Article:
It has been a much commented on irony that biblical literalists and atheistic materialists agree somewhat on the terms of the debate over science and religion but just take opposite sides. Specifically, this may be that, say, the evidence in the rocks should confirm or deny the Biblical account of creation and it is just that either side interpret the evidence differently, with the atheists saying the rocks disprove the Genesis timeline and the creationists saying the Bible shows that the atheists’ interpretation must be flawed. Beyond this is an assumption about what science and religion as monolithic entities do, can do and should do.
Peter Harrison’s book The Territories of Science and Religion digs a lot deeper than this, pardon the pun, to examine the origins of our modern interpretation of the terms ‘science’ and ‘religion’, and argues that both are modern abstractions that do not fit with past ideas. Against modern ideas from those happy to concede a harmonious complementarity between the two, or those who see only antagonism, Harrison suggests that in the past ‘science’ could only be viewed as ‘sciences’ plural, which encompassed religious investigations, and that ‘religion’ was a way of living, not primarily doctrines that one must agree with. Importantly, the two domains were intermingled, and it was a legacy of the Reformation and the Enlightenment that religious believers began to agree that their views had to be validated by the methods of thinkers determined to invalidate them.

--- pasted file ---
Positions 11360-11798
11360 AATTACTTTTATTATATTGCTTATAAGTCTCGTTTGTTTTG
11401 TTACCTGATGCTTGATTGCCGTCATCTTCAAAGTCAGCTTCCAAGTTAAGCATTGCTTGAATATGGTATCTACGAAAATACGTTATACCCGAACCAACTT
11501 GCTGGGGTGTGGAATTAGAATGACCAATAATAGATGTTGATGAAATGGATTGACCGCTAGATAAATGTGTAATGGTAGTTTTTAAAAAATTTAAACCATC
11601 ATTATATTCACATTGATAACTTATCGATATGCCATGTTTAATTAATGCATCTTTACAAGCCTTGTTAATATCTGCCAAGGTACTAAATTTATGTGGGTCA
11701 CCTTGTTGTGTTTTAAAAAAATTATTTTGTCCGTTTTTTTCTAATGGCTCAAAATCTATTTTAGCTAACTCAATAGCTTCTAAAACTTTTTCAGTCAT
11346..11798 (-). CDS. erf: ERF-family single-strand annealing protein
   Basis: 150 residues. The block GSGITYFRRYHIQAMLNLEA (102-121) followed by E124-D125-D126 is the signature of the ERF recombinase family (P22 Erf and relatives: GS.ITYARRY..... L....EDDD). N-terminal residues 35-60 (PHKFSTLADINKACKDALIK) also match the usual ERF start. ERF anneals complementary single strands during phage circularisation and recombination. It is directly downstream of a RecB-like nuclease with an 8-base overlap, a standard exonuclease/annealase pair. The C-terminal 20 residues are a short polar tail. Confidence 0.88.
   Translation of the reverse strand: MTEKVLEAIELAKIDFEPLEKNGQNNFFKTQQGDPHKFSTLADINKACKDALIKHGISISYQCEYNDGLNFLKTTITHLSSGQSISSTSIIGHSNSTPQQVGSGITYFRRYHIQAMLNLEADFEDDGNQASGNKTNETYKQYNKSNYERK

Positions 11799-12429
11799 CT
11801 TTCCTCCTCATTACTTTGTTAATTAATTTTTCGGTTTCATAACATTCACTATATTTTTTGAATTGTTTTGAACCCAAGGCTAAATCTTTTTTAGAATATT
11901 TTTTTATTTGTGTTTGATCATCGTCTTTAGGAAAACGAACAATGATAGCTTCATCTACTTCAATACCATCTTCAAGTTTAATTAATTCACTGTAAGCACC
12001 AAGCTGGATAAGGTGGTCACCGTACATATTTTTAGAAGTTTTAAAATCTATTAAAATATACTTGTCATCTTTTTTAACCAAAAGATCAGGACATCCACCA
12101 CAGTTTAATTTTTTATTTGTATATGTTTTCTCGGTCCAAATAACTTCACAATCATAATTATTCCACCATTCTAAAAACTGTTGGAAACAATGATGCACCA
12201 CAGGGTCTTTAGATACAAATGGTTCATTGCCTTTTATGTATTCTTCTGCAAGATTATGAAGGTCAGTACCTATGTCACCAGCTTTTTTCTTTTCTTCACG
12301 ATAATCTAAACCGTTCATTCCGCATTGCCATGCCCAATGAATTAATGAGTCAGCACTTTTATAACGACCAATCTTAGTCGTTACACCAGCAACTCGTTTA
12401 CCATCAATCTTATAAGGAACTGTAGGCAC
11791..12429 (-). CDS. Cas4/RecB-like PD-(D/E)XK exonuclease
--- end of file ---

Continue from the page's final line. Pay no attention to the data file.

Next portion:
Harrison is not the only one to be reminding us that the medieval worldview was far more subtle than we sometimes think, and that our own, often simplistic, views are not always an improvement, but he has incorporated this into a book that is attractively concise. He also limits the abstraction by describing the views of individuals such as Isaac Newton (above), who, for one, embodied the complicated attitudes of his time.